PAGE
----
BooksCharles DickensLiterature

September 6, 2014

The Pickwick Papers

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I had an odd relation to this novel. In the beginning I liked it more than I did when I’ve tried to read it before. Then I thought it stupid. Then the character Sam Weller appeared and I kept reading just to see what he would say next. Then the narrative got tiresome. I took a break and read a spy novel. The most I can say about the last 200 pages is that I touched every one of them once. And I read all the footnotes. In some cases they were more interesting than the text.

The Pickwick Papers is the book that made Dickens’ name. Serialized over the course of 18 months, it was wildly popular. But the 19th century was a different time. Today the characters come across like a bunch of arrested twelve year old boys in gaiters and waistcoats. If they had actually been twelve year old boys in gaiters and waistcoats, they might have been endearing, and certainly would have been funnier. Mr. Pickwick is a man in his 60s who forms a little club of his friends—all of independent means—to travel around southeast England, have adventures, and record them. Guileless, they get into various scrapes usually on account of their naïveté about women and the ways of the world.

The scrape that carries the plot along is the one which also gives the world Sam Weller. Here is an early conversation with a hotel guest while cleaning boots in the yard of the hostelry where he is employed:

Pretty busy, eh?” said the little man

“Oh werry well, Sir,” replied Sam. “We shan’t be bankrupts and we shan’t make our fort’ns. We eat our biled muttons without capers and don’t care for horse-radish ven ve can get beef.”

“Ah,” said the little man. “You’re a wag, a’nt you?”

“My eldest brother was troubled with that complaint,” Sam said. “It may be catching—I used to sleep with him.”

“This is a curious house of yours,” said the little man, looking round him.

“If you’d a sent word you was a-coming, we’d a ha’ it repaired.”

When Mr. Pickwick meets the young cockney man, he is impressed and amused, and wants Sam as his valet. Mr. Pickwick and his friends can’t say anything without making a formal discursive of at least three paragraphs accompanied by hand gestures. But here is the hiring of Sam Weller:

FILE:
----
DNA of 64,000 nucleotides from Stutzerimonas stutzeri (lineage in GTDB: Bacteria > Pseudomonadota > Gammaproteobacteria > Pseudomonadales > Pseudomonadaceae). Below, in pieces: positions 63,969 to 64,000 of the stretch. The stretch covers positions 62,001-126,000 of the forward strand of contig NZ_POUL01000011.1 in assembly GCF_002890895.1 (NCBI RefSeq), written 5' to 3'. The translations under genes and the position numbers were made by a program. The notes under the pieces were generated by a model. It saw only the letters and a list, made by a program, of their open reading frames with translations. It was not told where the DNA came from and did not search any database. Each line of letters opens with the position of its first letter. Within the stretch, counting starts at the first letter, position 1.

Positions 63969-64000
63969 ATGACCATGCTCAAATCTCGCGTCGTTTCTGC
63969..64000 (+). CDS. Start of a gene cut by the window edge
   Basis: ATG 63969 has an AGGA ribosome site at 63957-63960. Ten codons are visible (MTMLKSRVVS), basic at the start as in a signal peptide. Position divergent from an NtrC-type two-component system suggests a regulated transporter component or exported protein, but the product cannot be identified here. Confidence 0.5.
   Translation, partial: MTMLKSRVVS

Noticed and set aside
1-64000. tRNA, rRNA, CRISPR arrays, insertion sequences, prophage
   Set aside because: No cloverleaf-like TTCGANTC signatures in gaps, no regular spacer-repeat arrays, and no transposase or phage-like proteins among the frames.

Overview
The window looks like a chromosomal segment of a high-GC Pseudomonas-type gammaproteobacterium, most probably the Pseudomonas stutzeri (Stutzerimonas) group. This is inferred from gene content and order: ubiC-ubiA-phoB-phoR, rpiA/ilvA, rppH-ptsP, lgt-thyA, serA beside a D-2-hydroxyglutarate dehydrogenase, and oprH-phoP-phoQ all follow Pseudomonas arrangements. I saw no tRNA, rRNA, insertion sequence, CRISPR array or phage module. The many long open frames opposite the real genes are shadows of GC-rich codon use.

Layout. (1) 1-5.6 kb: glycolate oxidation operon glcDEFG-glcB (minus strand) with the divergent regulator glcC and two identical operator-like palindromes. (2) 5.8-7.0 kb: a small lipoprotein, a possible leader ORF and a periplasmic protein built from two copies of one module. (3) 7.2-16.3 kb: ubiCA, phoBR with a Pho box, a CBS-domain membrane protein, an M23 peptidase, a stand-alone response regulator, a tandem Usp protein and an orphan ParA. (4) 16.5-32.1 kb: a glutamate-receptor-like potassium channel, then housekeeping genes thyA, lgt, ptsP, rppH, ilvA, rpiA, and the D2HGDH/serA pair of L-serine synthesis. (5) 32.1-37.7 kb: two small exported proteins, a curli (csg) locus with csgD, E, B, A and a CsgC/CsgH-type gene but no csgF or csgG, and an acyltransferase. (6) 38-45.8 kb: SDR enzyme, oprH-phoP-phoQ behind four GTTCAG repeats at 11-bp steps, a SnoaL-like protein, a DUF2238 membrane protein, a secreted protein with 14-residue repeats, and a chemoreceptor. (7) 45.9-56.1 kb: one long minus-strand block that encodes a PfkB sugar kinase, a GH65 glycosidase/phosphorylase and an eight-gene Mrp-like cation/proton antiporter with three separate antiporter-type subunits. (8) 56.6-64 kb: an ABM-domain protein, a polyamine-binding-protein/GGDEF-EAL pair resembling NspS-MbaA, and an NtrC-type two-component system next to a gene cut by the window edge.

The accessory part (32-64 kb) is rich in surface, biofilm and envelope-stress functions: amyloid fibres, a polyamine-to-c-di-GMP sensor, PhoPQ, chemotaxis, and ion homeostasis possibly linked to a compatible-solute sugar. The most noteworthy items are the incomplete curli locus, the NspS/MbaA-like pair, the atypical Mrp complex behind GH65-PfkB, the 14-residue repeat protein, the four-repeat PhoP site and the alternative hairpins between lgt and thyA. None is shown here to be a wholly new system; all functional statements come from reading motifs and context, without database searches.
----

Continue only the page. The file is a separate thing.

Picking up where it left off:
“I have half made up my mind to engage you myself.”

“Have you, though?” said Sam.

Mr. Pickwick nodded in the affirmative.

“Wages?” inquired Sam.

“Twelve pounds a year,” replied Mr. Pickwick


“Two suits.”


“To attend upon me, and travel about with me and these gentlemen here.”

In discussing Sam’s lodging with his landlady, Mr. Pickwick begins by telling her he has something important to discuss with her, sends her little boy out of the room and begins thus: “Do you think it’s a much greater expense to keep two people as to keep one?” After a series of ambiguous exchanges Mrs. Bardell decides Mr. Pickwick has proposed marriage and she accepts. Mr. Pickwick is oblivious to what has happened until 300 pages later when Mrs. Bardell sues him for breach of promise.

Another couple hundred pages later is the trial in which the court finds for the plaintiff. Rather than pay the damages, which though hefty, Mr. Pickwick can easily afford, he goes to debtors’ prison. He refuses to let Sam stay with him in prison. So Sam borrows money from his own father (who is himself an entertaining character) on condition that he sue to get it back the next day. By such a contrivance Sam lands himself in prison in order to keep an eye on Mr. Pickwick.

In the debtors’ prison Mr. Pickwick does something that gives English majors something to write about: he matures. He sees the real suffering about him—people who are truly destitute, not dandies like himself whose noses are out of joint because they never bothered to grow up and understand anything about women. It’s not quite enough to make him pay up, but it’s a start.

The slimy attorneys –Dickens had a lifelong antipathy for lawyers– who handled the Bardell/Pickwick case turn around and sue Mrs. Bardell for court costs and she, too, ends up in the debtors’ prison. Mrs. Bardell agrees to drop her breach of promise suit if Mr. Pickwick will pay her court costs—a much smaller sum than the breach of promise—and they all walk out the door of the prison.

A man who appreciates Sam Weller deserves a second consideration and in the end I liked Mr. Pickwick, but I kept reading the book so as to not miss a single scene that Sam appeared in. “Wellerism” is actually a word. Rather than give a tedious explanation, here are some of my favorite examples and you can deduce your own definition:

*“Then the next question is, what the devil do you want with me, as the man said, wen he see the ghost?”

*“Wery glad to see you, indeed, and hope our acquaintance may be a long ‘un, as the gen’l’m’n said to the fi’ pun’ note.”

*“Avay vith melincholly, as the little boy said ven his schoolmissus died.”

*“Wotever is, is right, as the young nobleman sweetly remarked wen they put him down in the pension list ‘cos his mother’s uncle’s vife’s grandfather vunce lit the king’s pipe vith a portable tinder-box.”

*“Anything for a quiet life, as the man said wen he took the sitivation at the lighthouse.”

Here are a few other bon mots I enjoyed in The Pickwick Papers:

*“Hocus the brandy and water”—put laudanum in it

*“British Hollands”—Dutch Gin.

*“There are very few moments in a man’s existence, when he experiences so much ludicrous distress, or meets with so little charitable commiseration, as when he is in pursuit of his own hat.”

*“It wasn’t the wine,” murmured Mr. Snodgrass in a broken voice. “It was the salmon.”

*“Dumb as a drum with a hole in it, sir.”



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